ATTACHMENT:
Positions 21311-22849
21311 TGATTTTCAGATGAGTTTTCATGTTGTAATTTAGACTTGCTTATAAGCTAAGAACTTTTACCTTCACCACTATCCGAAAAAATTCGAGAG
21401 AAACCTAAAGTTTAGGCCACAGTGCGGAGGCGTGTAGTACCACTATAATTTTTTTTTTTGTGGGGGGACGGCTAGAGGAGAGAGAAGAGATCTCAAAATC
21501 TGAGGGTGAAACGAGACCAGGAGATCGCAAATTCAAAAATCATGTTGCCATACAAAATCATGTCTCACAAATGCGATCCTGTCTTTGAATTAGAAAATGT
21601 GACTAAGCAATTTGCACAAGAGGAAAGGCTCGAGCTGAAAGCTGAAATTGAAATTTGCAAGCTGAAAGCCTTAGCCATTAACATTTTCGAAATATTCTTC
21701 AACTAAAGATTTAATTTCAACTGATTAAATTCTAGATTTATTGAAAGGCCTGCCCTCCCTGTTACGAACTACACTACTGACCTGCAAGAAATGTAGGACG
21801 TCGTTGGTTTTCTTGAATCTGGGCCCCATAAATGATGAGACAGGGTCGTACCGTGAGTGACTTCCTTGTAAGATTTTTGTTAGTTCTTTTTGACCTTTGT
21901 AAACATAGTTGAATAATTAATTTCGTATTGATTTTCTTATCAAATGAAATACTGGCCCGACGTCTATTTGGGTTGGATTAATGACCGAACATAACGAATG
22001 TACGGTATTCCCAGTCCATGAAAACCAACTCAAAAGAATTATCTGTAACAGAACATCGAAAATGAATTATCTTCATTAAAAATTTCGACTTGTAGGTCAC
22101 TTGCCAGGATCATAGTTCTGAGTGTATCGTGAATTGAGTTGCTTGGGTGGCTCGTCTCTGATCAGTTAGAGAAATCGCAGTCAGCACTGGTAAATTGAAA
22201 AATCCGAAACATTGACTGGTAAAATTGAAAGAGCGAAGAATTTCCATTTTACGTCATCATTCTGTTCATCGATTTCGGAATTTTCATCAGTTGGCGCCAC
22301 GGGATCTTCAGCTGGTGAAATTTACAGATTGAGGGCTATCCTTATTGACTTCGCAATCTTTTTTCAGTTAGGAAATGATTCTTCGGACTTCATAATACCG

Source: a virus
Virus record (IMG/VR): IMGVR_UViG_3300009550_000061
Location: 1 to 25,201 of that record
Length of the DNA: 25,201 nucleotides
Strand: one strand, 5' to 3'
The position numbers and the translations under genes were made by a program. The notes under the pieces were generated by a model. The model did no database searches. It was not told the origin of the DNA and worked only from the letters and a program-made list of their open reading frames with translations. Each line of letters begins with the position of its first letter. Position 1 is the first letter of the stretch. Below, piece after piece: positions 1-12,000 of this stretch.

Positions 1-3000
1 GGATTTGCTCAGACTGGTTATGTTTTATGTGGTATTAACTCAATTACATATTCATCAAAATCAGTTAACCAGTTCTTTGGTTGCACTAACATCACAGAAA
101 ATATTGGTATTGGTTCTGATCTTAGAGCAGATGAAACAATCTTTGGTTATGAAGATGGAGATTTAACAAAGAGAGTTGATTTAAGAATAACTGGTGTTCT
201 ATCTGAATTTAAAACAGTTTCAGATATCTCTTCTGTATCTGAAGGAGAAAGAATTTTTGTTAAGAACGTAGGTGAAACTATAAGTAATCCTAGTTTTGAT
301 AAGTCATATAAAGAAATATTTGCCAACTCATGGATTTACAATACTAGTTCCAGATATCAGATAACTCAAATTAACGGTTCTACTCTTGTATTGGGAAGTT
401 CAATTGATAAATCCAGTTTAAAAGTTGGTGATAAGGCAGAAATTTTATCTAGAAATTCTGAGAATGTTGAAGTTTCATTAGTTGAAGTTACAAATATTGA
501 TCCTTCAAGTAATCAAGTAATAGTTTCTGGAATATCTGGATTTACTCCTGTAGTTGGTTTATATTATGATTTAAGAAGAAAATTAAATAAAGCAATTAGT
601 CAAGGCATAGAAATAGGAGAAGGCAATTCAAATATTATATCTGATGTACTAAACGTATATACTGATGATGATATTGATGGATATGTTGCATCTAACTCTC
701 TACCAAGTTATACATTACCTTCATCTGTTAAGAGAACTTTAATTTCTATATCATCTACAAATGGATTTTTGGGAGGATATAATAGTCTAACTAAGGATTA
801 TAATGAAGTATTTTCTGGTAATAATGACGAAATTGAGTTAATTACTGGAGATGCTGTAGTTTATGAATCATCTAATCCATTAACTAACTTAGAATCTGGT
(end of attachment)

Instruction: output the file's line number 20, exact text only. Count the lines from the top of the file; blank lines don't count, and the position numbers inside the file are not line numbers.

1 GGATTTGCTCAGACTGGTTATGTTTTATGTGGTATTAACTCAATTACATATTCATCAAAATCAGTTAACCAGTTCTTTGGTTGCACTAACATCACAGAAA